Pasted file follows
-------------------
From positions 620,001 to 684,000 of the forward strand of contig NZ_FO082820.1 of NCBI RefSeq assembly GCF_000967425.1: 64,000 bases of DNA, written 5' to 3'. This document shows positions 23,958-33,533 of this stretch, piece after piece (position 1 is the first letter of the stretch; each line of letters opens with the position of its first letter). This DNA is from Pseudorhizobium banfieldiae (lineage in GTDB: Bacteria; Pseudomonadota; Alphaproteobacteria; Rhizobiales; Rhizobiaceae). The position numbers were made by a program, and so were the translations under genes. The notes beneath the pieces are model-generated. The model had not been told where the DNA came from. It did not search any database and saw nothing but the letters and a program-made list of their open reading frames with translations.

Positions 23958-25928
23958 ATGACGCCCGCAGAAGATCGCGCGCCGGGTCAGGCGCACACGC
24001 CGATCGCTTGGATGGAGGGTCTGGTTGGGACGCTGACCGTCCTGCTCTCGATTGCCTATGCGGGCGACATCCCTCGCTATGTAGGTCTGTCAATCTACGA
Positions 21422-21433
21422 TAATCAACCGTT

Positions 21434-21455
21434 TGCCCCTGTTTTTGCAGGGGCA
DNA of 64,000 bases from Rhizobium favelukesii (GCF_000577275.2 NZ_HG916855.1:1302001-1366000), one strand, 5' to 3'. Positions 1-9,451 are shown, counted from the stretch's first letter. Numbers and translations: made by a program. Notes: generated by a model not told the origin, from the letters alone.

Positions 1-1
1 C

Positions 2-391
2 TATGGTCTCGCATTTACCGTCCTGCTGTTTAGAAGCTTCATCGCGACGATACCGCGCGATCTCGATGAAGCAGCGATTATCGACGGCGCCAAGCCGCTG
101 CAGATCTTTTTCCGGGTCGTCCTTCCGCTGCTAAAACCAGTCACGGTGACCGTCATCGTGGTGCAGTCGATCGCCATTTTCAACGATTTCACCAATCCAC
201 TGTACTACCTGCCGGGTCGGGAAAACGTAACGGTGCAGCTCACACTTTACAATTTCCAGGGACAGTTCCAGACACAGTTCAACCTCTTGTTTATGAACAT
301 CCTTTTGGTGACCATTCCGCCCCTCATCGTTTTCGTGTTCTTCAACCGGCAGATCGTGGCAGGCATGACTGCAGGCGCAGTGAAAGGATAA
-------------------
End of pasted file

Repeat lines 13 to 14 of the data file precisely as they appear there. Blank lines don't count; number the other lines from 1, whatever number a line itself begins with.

2 TATGGTCTCGCATTTACCGTCCTGCTGTTTAGAAGCTTCATCGCGACGATACCGCGCGATCTCGATGAAGCAGCGATTATCGACGGCGCCAAGCCGCTG
101 CAGATCTTTTTCCGGGTCGTCCTTCCGCTGCTAAAACCAGTCACGGTGACCGTCATCGTGGTGCAGTCGATCGCCATTTTCAACGATTTCACCAATCCAC